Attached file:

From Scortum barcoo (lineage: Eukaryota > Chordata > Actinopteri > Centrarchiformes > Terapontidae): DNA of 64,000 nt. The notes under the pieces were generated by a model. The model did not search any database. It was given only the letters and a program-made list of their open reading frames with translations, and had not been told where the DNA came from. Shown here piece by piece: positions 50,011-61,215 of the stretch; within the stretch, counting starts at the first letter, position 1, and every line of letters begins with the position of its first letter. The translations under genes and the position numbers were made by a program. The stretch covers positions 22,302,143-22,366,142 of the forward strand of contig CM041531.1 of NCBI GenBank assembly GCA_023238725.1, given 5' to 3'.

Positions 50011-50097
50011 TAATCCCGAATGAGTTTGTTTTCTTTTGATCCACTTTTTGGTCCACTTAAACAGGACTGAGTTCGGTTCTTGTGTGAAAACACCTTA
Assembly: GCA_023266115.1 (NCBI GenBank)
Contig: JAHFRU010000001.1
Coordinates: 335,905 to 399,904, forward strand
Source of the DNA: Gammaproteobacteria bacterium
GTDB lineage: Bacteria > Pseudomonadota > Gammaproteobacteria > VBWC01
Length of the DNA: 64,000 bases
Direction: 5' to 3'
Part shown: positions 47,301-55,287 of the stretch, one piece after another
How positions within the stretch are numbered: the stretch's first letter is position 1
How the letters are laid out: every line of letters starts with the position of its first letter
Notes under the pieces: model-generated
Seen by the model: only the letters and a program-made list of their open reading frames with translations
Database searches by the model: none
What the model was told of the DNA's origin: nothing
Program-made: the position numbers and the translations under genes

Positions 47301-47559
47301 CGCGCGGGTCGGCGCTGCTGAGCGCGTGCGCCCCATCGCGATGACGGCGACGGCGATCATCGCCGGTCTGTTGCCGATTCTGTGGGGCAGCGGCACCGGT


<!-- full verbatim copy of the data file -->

From Scortum barcoo (lineage: Eukaryota > Chordata > Actinopteri > Centrarchiformes > Terapontidae): DNA of 64,000 nt. The notes under the pieces were generated by a model. The model did not search any database. It was given only the letters and a program-made list of their open reading frames with translations, and had not been told where the DNA came from. Shown here piece by piece: positions 50,011-61,215 of the stretch; within the stretch, counting starts at the first letter, position 1, and every line of letters begins with the position of its first letter. The translations under genes and the position numbers were made by a program. The stretch covers positions 22,302,143-22,366,142 of the forward strand of contig CM041531.1 of NCBI GenBank assembly GCA_023238725.1, given 5' to 3'.

Positions 50011-50097
50011 TAATCCCGAATGAGTTTGTTTTCTTTTGATCCACTTTTTGGTCCACTTAAACAGGACTGAGTTCGGTTCTTGTGTGAAAACACCTTA
Assembly: GCA_023266115.1 (NCBI GenBank)
Contig: JAHFRU010000001.1
Coordinates: 335,905 to 399,904, forward strand
Source of the DNA: Gammaproteobacteria bacterium
GTDB lineage: Bacteria > Pseudomonadota > Gammaproteobacteria > VBWC01
Length of the DNA: 64,000 bases
Direction: 5' to 3'
Part shown: positions 47,301-55,287 of the stretch, one piece after another
How positions within the stretch are numbered: the stretch's first letter is position 1
How the letters are laid out: every line of letters starts with the position of its first letter
Notes under the pieces: model-generated
Seen by the model: only the letters and a program-made list of their open reading frames with translations
Database searches by the model: none
What the model was told of the DNA's origin: nothing
Program-made: the position numbers and the translations under genes

Positions 47301-47559
47301 CGCGCGGGTCGGCGCTGCTGAGCGCGTGCGCCCCATCGCGATGACGGCGACGGCGATCATCGCCGGTCTGTTGCCGATTCTGTGGGGCAGCGGCACCGGT